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Brad Albing
Brad Albing
6/4/2013 8:27:22 PM
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Re: design collaborations
@analoging >>foundries are collaborating more with design firms to improve their product design kits (PDK).... Someone should write a blog that speaks specificially to that collaboration process, the benefits, etc. Any takers?

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analoging
analoging
6/3/2013 10:14:09 PM
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design collaborations
Whether it be PCBs or chips themselves, foundries are collaborating more with design firms to improve their product design kits (PDK) since their main expertise lies more on the wafer process and integration side of manufacturing. It is a win-win for both sides and these companies do not directly compete and synergistic benefits can be derived. Mentor Graphics and TSMC are a good example.

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eafpres1
eafpres1
5/31/2013 7:33:37 PM
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Re: If you really, really, need accurate time
Hi Sunita--the only commercial one I'm aware of is the Symmetricom part:

Symmetricom CSAC

It might be of interest that Symmetricom is in the Smithsonian regarding this part:

Smithsonian page CSAC

The NIST experimental version is also on display:

NIST Chip Scale Atomic Clock

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SunitaT0
SunitaT0
5/31/2013 7:05:52 PM
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Re: speed and PCB lengths
but I could add that if running parallel lines, another key would be to ensure the data lines are of the same length.

@RedDerek, true. Running parallel lines definitely helps us to make sure that data arrives at the same time. But we need to make sure that cross talk doesnt happen if two signals are running parallel. Shielding needs to be done to make sure that cross talk doesnt happen.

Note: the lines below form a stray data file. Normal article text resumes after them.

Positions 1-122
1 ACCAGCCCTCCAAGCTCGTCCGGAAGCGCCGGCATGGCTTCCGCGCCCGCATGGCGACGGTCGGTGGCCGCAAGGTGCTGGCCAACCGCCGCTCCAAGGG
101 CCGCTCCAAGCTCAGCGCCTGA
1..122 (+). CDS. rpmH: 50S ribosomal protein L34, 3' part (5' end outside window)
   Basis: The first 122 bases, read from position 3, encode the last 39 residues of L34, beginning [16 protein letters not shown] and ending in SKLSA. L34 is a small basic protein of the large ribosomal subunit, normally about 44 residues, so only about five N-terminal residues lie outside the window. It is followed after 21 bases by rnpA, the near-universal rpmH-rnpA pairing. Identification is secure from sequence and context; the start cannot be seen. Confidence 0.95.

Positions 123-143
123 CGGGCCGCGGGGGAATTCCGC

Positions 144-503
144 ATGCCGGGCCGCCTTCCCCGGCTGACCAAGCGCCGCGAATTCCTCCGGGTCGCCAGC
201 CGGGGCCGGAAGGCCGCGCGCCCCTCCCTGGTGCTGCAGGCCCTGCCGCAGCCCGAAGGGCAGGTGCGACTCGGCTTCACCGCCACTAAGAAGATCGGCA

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SunitaT0
SunitaT0
5/31/2013 7:02:47 PM
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Re: If you really, really, need accurate time
Speaking of clocks and timing, I just came across this article: NIST Scientists awarded Rank prize


@eafpres, thanks for sharing this info. Accurate  chip-scale atomic clock are very helpful in navigating locations where a global positioning system (GPS) doesn't work. I am curious to know if this technology is already commercialized ?

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eafpres1
eafpres1
5/31/2013 4:25:11 PM
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Re: If you really, really, need accurate time
@Brad--at least the guys getting the award are still alive!

If I'm not having another "episode" I estimate the drift at 150μs per year.

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Brad Albing
Brad Albing
5/31/2013 4:12:06 PM
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Re: If you really, really, need accurate time
@eafpres >>The award was for development of chip-scale atomic clocks back in 2004. Hmm - 9 years ago. Wonder if the work for which they won is still relavant (not withstandin the fact that Symmetricom is still marketing product)....

Still, that's prety good accuracy.

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Brad Albing
Brad Albing
5/31/2013 4:09:17 PM
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Re: speed and PCB lengths
@RedDerek - that trick with the PC board traces is where you need to start when dealing with these timing issues. Then you pursue some of the ideas that Mr. Beaver talks about. Important to keep in mind that if you are the analog design engineer on the project, you will need to help the digital guys deal with the subtleties involved here. They will likely be the victims of confused thinking.

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eafpres1
eafpres1
5/31/2013 2:52:21 PM
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If you really, really, need accurate time
Speaking of clocks and timing, I just came across this article:

NIST Scientists awarded Rank prize

The award was for development of chip-scale atomic clocks back in 2004.  The article indicates some are commercialized now.  Here is one from Symmetricom:

Symmetricom CSAC

This part has a short-term accuracy of 5 parts in 10-12

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RedDerek
RedDerek
5/31/2013 12:08:53 PM
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speed and PCB lengths
Not too familiar with JESD204B, but I could add that if running parallel lines, another key would be to ensure the data lines are of the same length. Thus ensuring all data to arrive at the same time. This is a practice on many PC motherboards.

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